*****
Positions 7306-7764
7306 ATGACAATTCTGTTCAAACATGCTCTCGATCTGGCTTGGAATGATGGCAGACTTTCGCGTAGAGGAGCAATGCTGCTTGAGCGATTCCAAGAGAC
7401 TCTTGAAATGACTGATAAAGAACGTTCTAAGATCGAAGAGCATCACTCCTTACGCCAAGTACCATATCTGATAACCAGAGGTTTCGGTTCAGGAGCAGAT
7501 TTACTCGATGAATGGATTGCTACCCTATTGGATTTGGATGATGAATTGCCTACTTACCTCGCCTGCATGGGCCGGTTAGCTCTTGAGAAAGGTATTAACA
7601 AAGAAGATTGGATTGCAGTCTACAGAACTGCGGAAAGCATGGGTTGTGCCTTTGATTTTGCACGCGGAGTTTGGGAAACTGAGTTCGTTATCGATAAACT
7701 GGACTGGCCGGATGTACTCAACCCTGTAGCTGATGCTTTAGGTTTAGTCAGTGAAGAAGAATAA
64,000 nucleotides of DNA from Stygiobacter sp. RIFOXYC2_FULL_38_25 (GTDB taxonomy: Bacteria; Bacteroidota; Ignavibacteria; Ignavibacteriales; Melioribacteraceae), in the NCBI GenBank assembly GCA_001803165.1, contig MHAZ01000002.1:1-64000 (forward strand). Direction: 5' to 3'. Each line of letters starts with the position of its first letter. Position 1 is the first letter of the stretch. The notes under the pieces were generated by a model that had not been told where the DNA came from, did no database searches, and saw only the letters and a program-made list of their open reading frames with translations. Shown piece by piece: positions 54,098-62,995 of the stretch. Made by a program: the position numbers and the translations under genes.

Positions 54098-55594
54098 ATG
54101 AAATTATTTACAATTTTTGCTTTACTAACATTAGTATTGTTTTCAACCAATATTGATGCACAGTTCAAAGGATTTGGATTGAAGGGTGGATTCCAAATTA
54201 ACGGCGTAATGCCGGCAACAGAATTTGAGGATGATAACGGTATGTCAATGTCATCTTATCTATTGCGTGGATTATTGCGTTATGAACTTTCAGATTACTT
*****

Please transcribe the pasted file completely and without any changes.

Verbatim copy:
Positions 7306-7764
7306 ATGACAATTCTGTTCAAACATGCTCTCGATCTGGCTTGGAATGATGGCAGACTTTCGCGTAGAGGAGCAATGCTGCTTGAGCGATTCCAAGAGAC
7401 TCTTGAAATGACTGATAAAGAACGTTCTAAGATCGAAGAGCATCACTCCTTACGCCAAGTACCATATCTGATAACCAGAGGTTTCGGTTCAGGAGCAGAT
7501 TTACTCGATGAATGGATTGCTACCCTATTGGATTTGGATGATGAATTGCCTACTTACCTCGCCTGCATGGGCCGGTTAGCTCTTGAGAAAGGTATTAACA
7601 AAGAAGATTGGATTGCAGTCTACAGAACTGCGGAAAGCATGGGTTGTGCCTTTGATTTTGCACGCGGAGTTTGGGAAACTGAGTTCGTTATCGATAAACT
7701 GGACTGGCCGGATGTACTCAACCCTGTAGCTGATGCTTTAGGTTTAGTCAGTGAAGAAGAATAA
64,000 nucleotides of DNA from Stygiobacter sp. RIFOXYC2_FULL_38_25 (GTDB taxonomy: Bacteria; Bacteroidota; Ignavibacteria; Ignavibacteriales; Melioribacteraceae), in the NCBI GenBank assembly GCA_001803165.1, contig MHAZ01000002.1:1-64000 (forward strand). Direction: 5' to 3'. Each line of letters starts with the position of its first letter. Position 1 is the first letter of the stretch. The notes under the pieces were generated by a model that had not been told where the DNA came from, did no database searches, and saw only the letters and a program-made list of their open reading frames with translations. Shown piece by piece: positions 54,098-62,995 of the stretch. Made by a program: the position numbers and the translations under genes.

Positions 54098-55594
54098 ATG
54101 AAATTATTTACAATTTTTGCTTTACTAACATTAGTATTGTTTTCAACCAATATTGATGCACAGTTCAAAGGATTTGGATTGAAGGGTGGATTCCAAATTA
54201 ACGGCGTAATGCCGGCAACAGAATTTGAGGATGATAACGGTATGTCAATGTCATCTTATCTATTGCGTGGATTATTGCGTTATGAACTTTCAGATTACTT